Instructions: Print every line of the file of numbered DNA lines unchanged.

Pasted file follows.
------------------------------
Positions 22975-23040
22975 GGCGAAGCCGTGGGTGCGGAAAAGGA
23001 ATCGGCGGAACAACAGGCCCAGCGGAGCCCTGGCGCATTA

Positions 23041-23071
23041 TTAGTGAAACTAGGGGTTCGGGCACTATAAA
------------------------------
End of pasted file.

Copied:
Positions 22975-23040
22975 GGCGAAGCCGTGGGTGCGGAAAAGGA
23001 ATCGGCGGAACAACAGGCCCAGCGGAGCCCTGGCGCATTA

Positions 23041-23071
23041 TTAGTGAAACTAGGGGTTCGGGCACTATAAA